ball 1 (bôl)
a. A spherical object or entity: a steel ball.
b. A spherical or almost spherical body: a ball of flame.
a. Any of various movable and round or oblong objects used in various athletic activities and games.
b. Such an object moving, thrown, hit, or kicked in a particular manner: a low ball; a fair ball.
c. A game, especially baseball or basketball, played with such an object.
d. A pitched baseball that does not pass through the strike zone and is not swung at by the batter.
a. A solid spherical or pointed projectile, such as one shot from a cannon.
b. Projectiles of this kind considered as a group.
4. A rounded part or protuberance, especially of the body: the ball of the foot.
5. Vulgar Slang
a. A testicle.
b. balls Courage, especially when reckless.
c. balls Great presumptuousness.
v. balled, ball·ing, balls
1. To form into a ball.
2. Vulgar Slang To have sexual intercourse with.
1. To become formed into a ball.
2. Vulgar Slang To have sexual intercourse.
To confuse; bungle.
have (someone) by the balls Vulgar Slang
To have control over someone; have someone at one's mercy.
on the ball Informal
1. Alert, competent, or efficient: a teacher who is really on the ball.
2. Relating to qualities, such as competence, skill, or knowledge, that are necessary for success: a manager who has a lot on the ball; a student who has nothing on the ball.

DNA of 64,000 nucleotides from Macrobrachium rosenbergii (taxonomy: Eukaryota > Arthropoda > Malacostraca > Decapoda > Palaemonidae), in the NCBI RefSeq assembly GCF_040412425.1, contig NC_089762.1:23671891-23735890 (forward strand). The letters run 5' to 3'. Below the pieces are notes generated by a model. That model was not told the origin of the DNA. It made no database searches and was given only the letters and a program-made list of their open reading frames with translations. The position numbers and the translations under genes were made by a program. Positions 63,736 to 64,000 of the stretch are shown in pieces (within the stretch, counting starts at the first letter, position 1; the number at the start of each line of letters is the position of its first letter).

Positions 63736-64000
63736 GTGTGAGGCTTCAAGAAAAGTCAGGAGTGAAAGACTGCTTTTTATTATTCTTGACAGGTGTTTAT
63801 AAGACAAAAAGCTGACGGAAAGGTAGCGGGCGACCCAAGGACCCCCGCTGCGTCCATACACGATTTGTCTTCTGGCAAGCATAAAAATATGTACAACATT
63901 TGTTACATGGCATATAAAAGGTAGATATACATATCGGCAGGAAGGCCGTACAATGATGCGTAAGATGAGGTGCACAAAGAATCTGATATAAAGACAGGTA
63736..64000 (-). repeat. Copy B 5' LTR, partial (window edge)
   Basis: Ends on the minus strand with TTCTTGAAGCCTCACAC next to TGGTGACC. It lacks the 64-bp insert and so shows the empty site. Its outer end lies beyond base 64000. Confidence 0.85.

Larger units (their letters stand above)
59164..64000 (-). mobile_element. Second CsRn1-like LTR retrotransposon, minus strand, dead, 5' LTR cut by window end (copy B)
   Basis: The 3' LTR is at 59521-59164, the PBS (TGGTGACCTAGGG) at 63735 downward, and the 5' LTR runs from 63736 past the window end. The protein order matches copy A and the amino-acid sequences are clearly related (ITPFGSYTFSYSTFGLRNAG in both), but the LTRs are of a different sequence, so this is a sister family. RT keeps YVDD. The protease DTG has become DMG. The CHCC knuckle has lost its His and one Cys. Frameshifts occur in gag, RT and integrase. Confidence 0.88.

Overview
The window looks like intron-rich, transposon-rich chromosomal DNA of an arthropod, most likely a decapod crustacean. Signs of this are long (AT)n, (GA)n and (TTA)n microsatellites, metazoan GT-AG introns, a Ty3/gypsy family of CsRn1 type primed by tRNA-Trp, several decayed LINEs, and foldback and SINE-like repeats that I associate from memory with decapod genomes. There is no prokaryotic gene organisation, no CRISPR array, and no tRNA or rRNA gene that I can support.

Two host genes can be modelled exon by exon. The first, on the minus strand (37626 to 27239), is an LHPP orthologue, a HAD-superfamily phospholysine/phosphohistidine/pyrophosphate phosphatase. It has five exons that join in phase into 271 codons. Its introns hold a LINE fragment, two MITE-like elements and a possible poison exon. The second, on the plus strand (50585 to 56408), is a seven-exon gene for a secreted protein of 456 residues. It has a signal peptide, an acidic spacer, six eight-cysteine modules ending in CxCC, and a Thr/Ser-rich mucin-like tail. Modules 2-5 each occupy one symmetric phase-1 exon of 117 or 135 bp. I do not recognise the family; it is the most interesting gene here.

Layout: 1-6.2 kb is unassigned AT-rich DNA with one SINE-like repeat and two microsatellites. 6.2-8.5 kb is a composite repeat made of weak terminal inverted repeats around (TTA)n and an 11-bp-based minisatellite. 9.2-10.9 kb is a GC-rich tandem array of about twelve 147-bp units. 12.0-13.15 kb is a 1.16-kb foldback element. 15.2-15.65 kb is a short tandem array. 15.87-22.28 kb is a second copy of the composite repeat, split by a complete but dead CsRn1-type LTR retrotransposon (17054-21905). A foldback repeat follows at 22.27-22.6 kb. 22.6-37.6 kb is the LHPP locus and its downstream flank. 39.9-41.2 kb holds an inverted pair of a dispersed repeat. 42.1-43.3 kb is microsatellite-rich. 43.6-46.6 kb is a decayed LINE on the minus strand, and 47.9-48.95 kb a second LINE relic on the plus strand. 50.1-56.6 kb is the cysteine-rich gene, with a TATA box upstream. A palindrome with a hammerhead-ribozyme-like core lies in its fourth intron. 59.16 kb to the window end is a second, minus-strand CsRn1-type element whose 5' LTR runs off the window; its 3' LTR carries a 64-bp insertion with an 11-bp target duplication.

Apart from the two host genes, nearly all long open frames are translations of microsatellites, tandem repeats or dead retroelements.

[Middle English bal, probably from Old English *beall; see bhel-2 in the Appendix of Indo-European roots.]
The American Heritage® Dictionary of the English Language, Fifth Edition copyright ©2020 by Houghton Mifflin Harcourt Publishing Company. All rights reserved.
Indo-European & Semitic Roots Appendices
Thousands of entries in the dictionary include etymologies that trace their origins back to reconstructed proto-languages. You can obtain more information about these forms in our online appendices:
The Indo-European appendix covers nearly half of the Indo-European roots that have left their mark on English words. A more complete treatment of Indo-European roots and the English words derived from them is available in our Dictionary of Indo-European Roots.